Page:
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Audio-Technica ATH-ANC900BT QuietPoint Wireless Headphones
Audio/Video Reviews

Audio-Technica ATH-ANC900BT QuietPoint Wireless Headphones

Premium headphones with great sound and remarkable noise-cancelling, though touch controls won’t be for everyone.

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One glance at the available options leads us to an obvious conclusion: we’re spoiled for choice when it comes to Bluetooth headphones. Audio-Technica, no stranger in this sector, offers audio connoisseurs another option vying for your precious dollar with their ATH-ANC900BT QuietPoint Wireless Headphones. The brand and Bluetooth 5 connectivity (and price) scream “premium”, but are these headphones ideal for both audiophiles and office meetings?

The ANC900BT quintessentially follows the Audio-Technice design language – smart and clean with only quality materials used for the best comfort and functionality in mind. Look around and you’ll see a combination of matte plastic on the earcup shells and connecting joints, leatherette earpads and headband, and a appropriately minimal use of gloss plastic accents on the inner earcup. Stylish, indeed.

That sleek minimalism is by design, of course, as all the controls are cleverly hidden on the left cup and accessible only through gesture touches (more on this soon). There are still physical buttons and ports, though. You’ll get a on/off switch, Micro USB charging port, aux jack, and a hear-through button which lets you temporarily listen to outside surroundings via the microphone – useful if you happen to be in a busy area and can’t be bothered to remove the ANC900BT from your head.

But let’s get to the main points of contention for some of the Popzara staff, chiefly the aforementioned gesture controls. Both myself and another editor (Trent) played with the ANC900BT and came away with somewhat different impressions on usefulness. Trent made no secret when expressing his disdain on how unnecessary the touch-based setup is for his liking.

He called it confusing and unintuitive since there are no physical indicators and redundant playback buttons to rely on, and he had trouble adjusting the volume levels in Bluetooth mode. Quite frankly, he doesn’t believe these (or any other headphones like this) should require a learning curve, which is a fair opinion.

His criticisms about the ANC900BT are somewhat valid. Headphones at their core, especially ones with higher price tags, should offer competent sound and be intuitive to use, especially if they rely on touch controls. Nobody wants to gloss over a manual nowadays, but it wouldn’t hurt to read the literature that comes in the box. After getting acquainted with the controls, I found they did work as intended, albeit mildly vague since there are no visual labels or cues on the exterior.

It only takes a few minutes to learn, but it would have been nice had Audio-Technica put contoured indents and raised the center logo top so you’d instinctively learn where to swipe or tap on the earcup with less guesswork.

Beyond that, using the touch controls involves everything from tapping either the top or bottom of the outside cup to increase or decrease the volume, swiping up or down to change music tracks, or touching the center logo to plause/play; or hold it down for 2 seconds to enable speech recognition or receive/hang-up phone calls. That last function is completely dependent on your connected device, so it will operate differently for iOS, Android or PC.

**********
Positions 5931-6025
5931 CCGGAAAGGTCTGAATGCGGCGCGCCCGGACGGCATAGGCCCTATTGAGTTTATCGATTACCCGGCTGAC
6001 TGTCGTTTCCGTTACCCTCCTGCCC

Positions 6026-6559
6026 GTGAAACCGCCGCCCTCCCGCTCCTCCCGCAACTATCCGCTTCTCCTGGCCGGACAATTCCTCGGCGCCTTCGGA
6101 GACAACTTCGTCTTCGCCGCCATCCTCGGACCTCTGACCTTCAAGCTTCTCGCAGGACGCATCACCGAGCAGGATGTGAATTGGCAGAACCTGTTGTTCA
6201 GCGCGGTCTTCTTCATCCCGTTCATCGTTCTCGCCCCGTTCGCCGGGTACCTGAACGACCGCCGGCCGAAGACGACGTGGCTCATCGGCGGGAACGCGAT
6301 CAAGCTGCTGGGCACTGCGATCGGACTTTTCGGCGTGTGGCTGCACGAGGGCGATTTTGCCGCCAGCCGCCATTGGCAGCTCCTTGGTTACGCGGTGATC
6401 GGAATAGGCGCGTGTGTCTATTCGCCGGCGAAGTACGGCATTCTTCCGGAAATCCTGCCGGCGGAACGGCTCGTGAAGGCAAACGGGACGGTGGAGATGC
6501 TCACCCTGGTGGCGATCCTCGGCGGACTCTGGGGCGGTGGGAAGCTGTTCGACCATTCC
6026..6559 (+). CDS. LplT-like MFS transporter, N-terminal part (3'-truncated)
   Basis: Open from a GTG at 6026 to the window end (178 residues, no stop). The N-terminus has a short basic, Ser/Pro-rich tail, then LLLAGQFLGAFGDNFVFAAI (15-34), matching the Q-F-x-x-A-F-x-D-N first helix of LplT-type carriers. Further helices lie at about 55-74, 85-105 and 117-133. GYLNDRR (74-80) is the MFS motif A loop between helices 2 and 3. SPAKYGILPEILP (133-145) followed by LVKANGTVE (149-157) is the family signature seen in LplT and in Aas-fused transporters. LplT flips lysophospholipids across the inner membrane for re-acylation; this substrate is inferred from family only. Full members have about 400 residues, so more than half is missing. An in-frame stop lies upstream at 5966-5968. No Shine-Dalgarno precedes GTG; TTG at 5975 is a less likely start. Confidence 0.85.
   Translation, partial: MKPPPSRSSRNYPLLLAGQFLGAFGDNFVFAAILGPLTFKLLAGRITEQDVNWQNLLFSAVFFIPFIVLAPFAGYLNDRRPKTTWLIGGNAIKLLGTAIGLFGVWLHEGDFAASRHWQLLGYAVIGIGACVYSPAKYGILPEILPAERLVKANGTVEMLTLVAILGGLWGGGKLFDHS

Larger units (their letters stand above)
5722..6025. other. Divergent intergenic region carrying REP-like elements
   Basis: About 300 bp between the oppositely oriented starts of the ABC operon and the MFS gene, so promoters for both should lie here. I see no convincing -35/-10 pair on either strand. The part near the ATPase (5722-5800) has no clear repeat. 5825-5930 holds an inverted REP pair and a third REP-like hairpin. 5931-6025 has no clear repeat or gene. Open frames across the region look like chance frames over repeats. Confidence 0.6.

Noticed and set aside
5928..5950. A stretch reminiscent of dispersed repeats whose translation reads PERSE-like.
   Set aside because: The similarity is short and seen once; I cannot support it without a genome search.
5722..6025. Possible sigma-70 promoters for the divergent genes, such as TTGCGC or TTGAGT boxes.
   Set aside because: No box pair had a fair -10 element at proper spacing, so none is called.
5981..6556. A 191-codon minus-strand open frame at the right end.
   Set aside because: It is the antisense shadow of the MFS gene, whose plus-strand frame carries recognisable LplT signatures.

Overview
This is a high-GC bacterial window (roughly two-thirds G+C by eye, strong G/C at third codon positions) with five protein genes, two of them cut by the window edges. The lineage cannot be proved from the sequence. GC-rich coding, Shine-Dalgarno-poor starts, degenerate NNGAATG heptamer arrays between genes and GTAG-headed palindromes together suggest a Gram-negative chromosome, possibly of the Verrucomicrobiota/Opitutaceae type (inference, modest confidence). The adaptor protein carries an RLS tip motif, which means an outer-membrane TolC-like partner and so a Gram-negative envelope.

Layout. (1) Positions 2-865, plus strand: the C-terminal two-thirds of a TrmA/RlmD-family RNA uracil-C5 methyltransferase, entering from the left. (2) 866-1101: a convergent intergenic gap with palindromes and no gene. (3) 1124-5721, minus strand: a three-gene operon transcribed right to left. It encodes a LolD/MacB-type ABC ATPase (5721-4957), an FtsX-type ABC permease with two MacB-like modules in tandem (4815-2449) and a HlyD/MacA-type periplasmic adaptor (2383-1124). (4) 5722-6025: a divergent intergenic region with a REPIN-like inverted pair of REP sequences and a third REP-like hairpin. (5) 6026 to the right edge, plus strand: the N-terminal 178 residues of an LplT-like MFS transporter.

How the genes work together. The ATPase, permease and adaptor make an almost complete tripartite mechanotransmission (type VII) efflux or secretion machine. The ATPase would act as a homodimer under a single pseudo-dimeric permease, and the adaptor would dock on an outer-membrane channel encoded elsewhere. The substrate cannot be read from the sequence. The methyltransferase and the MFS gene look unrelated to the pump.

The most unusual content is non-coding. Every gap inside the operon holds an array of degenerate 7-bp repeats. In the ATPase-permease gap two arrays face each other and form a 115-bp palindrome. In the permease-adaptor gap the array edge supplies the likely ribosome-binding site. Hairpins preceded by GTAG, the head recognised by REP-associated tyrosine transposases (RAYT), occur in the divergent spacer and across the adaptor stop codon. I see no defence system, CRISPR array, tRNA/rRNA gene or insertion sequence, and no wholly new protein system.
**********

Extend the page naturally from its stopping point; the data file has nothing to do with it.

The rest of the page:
Noise cancelling modes can by switched by holding the palm of your hand over the entire earpiece for a couple seconds, you’ll know the modes have changed because the headset will tell you so (OFF>ON>Hear-Through ON).

As for sound quality, the ANC900BT is generally clean as far as wireless performance goes, thanks largely to its Bluetooth 5 integration. The profile favors balance versus boosted bass, making it a suitable multitasker for both music and calls, if only a bit linear and bright when listening to hip-hop or EDM genres. On the flipside, the ANC900BT excels in the midranges and highs with instrumentals and percussion levels flourished in depth.

Music fans more into classical, pop or various subgenres of rock, however, should know the soundstage felt a bit short on height. What you sacrifice on warmth or punch is made up in clarity, though, and at no time did any genre sound distorted or flat.

Music aside, one area these headphones truly excel is with noise-cancellation, which is among of the most effective implementations of the tech I’ve ever experienced. At 103dB/mW, it’s actually shocking how effectively the outside world can be completely hushed with a mere gesture.

Battery life is another plus since you can get about eight days for casual listening, which is an awfully long time between charges. You’ll almost forgive the archaic use of needing a micro-USB cable when the critical recharge moment eventually happens. As for wired usage, the ANC900BT is surprisingly mediocre via AUX, which was surprising given its a direct connection, so I don’t recommend tethering yourself at home during a Zoom meeting.

Audio-Technica gives you a respectable sound experience – and truly awesome noise-cancelling tech – with the ATH-ANC900BT QuietPoint Wireless Headphones. The main reason you’re looking at these is going to be for the noise cancellation and Bluetooth 5 longevity, with sound clarity being satisfactory across the board. That said, the gesture controls will be hit-or-miss, depending on your expectations on how a premium headset should operate, the layout proficient enough but ultimately coming off too clever for its own good, favoring convoluted style over substance in some case. Despite their steep learning curve, these are still headphones worth considering.

About the Author: Herman Exum